For Florida to address workforce shortages and longer-term needs anticipated due to the rapidly growing and changing space industry, King said community colleges have to be the solution. Early in his campaign, he proposed free community colleges, saying Florida should consider the model set by Tennessee.

“I would argue we’re often thinking one or two years ahead and that Florida needs a plan that creates the workforce of five and ten years ahead. In a changing economy with automation and new technologies, my belief is the community college system is the conduit, the infrastructure by which we can keep pace,” King said. “And we scale it.”

And it can address broadening the opportunities, he added.

“I asked them [the space industry leaders] what does a Democratic governor bring to this that Gov. Scott didn’t? How really could I be different?” King said. “And they, I think, acknowledged that we can do so much better for underserved populations and that for Florida, a diverse state, there hasn’t really been a great support to bring the underserved, Title I students, lower-income students, community college students.

“And they saw that will ultimately hurt them and their companies if we don’t figure that out,” King said.

King also said he is more open than some of the other candidates toward offering economic incentives, particularly in attracting the managers, engineering and headquarters operations that the space businesses mostly keep in Washington state, California, Colorado, and Virginia.

“The candidate King, the governor King, is so much more excited about using incentives when I’m moving headquarters and I’m moving management jobs, moving a flagship, and so that was the delicate balance is what I was weaving, and I think they [the space industry leaders] understood,” King said.

Orlando ends use of facial recognition software

The city of Orlando announced Monday it has ended its pilot project for the police to use Amazon Rekognition facial recognition software but held the door open for possible further use even as the American Civil Liberties Union of Florida called it a potential invasion of residents’ privacy, free speech and due process rights and demanded the city end its use.

The city’s pilot with Amazon regarding the potential viability of their Rekognition technology ended last week, according to a written statement issued jointly by the city and the Orlando Police Department.

“Staff continues to discuss and evaluate whether to recommend continuation of the pilot at a further date. At this time that process in still ongoing and the contract with Amazon remains expired,” reads a joint statement. “The City of Orlando is always looking for new solutions to further our ability to keep our residents and visitors safe. Partnering with innovative companies to test new technology – while also ensuring we uphold privacy laws and in no way violate the rights of others – is critical to us as we work to further keep our community safe.”

That statement came after the ACLU of Florida sent a letter Monday to Orlando Mayor Buddy Dyer and members of the Orlando City Commission, but referred to an action that took place before the letter was sent.

“People should be free to walk down the street without being watched by the government,” Nancy Abudu, legal director ACLU Florida declared in that letter.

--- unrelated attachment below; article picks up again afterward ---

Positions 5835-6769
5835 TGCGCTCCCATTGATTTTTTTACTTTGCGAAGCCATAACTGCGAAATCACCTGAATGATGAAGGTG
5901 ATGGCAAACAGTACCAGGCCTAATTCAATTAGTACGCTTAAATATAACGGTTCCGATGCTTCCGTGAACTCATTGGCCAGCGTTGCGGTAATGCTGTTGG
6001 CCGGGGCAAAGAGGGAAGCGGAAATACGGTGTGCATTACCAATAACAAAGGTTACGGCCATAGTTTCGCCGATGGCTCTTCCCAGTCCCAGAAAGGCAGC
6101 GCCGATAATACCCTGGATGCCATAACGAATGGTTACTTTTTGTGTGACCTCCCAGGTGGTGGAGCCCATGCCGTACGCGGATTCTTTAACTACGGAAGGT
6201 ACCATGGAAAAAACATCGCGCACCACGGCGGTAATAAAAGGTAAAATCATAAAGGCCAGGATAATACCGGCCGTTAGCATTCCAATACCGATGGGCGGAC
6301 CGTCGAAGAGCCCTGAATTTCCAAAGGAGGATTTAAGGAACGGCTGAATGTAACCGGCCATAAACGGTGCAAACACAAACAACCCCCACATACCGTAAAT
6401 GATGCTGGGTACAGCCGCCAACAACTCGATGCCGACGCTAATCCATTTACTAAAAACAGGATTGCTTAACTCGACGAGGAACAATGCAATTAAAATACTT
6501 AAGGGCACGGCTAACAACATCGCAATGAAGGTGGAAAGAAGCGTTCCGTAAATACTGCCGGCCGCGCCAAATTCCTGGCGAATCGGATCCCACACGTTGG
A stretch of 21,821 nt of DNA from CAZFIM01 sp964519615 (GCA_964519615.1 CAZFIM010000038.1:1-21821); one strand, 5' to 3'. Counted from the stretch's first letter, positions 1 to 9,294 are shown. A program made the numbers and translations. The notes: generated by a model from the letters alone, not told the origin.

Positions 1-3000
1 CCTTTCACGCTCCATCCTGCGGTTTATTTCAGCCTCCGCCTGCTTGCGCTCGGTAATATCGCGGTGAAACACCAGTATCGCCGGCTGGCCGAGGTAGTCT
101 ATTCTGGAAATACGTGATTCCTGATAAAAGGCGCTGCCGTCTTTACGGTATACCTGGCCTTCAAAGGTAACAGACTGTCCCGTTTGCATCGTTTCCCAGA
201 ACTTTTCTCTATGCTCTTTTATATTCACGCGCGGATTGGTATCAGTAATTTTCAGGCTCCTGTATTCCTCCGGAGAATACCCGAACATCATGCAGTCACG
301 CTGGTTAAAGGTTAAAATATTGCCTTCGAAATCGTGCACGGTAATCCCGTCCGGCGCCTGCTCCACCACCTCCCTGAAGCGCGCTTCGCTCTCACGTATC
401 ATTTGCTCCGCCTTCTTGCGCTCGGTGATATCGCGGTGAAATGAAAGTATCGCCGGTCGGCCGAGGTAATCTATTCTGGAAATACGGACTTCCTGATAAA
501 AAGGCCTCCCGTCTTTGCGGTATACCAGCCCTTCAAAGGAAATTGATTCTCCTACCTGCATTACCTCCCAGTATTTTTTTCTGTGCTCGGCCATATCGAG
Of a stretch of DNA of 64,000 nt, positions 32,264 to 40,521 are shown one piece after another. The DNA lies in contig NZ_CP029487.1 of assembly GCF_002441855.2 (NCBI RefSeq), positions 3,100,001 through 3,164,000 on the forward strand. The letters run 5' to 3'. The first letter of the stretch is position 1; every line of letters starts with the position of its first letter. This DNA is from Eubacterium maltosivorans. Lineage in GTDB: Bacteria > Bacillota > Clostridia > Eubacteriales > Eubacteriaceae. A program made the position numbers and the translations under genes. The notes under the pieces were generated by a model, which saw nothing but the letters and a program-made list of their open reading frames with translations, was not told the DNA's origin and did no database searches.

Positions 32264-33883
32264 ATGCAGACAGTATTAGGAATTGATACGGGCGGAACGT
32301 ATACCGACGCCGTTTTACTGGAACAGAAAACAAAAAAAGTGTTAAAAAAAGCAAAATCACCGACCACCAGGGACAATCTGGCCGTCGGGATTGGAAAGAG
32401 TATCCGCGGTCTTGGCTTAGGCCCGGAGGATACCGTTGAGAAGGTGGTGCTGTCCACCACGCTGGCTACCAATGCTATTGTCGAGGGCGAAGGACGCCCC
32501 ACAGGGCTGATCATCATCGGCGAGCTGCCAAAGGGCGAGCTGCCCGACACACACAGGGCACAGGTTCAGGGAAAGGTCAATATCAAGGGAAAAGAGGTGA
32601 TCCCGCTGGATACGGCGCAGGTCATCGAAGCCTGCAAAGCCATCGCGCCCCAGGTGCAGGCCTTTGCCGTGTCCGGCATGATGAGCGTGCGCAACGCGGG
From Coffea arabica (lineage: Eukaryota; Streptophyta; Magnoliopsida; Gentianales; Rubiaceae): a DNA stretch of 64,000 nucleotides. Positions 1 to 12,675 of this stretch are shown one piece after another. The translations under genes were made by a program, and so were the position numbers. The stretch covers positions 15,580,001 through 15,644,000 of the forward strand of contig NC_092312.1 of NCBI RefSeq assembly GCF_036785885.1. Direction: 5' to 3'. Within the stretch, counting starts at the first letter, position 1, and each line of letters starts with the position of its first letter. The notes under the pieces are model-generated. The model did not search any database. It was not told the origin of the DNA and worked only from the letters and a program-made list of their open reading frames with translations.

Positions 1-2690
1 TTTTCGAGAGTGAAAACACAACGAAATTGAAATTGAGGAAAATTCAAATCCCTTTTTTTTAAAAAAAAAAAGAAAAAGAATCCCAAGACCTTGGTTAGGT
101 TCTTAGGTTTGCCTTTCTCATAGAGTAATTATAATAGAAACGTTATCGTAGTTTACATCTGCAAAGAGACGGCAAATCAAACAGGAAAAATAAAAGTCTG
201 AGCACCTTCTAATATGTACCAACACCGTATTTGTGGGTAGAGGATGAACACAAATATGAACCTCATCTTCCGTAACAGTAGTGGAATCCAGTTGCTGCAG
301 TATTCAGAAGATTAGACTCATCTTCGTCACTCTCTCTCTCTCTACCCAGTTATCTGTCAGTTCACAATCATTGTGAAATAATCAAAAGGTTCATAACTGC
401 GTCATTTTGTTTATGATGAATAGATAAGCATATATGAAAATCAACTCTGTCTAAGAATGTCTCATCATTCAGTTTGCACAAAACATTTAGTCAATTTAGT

“Face surveillance in Orlando threatens this freedom, particularly where government agencies deploy it without community debate, without local legislative oversight, and without rules to prevent abusive use,” she continued.

After the project was publicized in May revealing that Orlando police were using the Amazon software in a pilot project to see how it works, controversy erupted. Orlando Police Chief John Mina vowed it would never be used to track random people.

The ACLU conducted a six-month investigation and obtained records revealing that Amazon was working with law enforcement agencies on both U.S. coasts to push its face surveillance product, including the Orlando Police Department.

Abudu also argued that she and the ACLU are particularly concerned because the city launched the project without any public consideration.

“The City Council has allowed the use of this technology by the Orlando Police Department without inviting public debate, obtaining local legislative authorization, or adopting rules to prevent harm to Orlando community members,” said Abudu. “People should be able to safely live their lives without being watched and targeted by their government. We demand the City of Orlando to uphold that standard and end the use of a tool that threatens public safety, and that will endanger the rights of communities of color, protesters, and immigrants.”

Philip Levine

Philip Levine opening Orlando campaign office

Democratic gubernatorial candidate Philip Levine is opening an Orlando office, the third Democratic gubernatorial candidate to hang a shingle in the City Beautiful.

Levine’s campaign office formally opens Tuesday at 5 p.m. at 646 West Colonial Dr., a couple miles down Colonial from the East Colonial offices of his Democratic rivals Chris King and Gwen Graham, which are just about a block apart.

Republican gubernatorial candidate U.S. Rep. Ron DeSantis also has his primary campaign office in Orlando.

Levine, the former Miami Beach mayor, already has regional offices in Kissimmee, Tampa, and St. Petersburg in the I-4 Corridor.

Also in the race are Democrats Andrew Gillum, who’s holding a town hall meeting in Orlando a couple hours after Levine’s office opens, and Jeff Greene; and Republican Adam Putnam.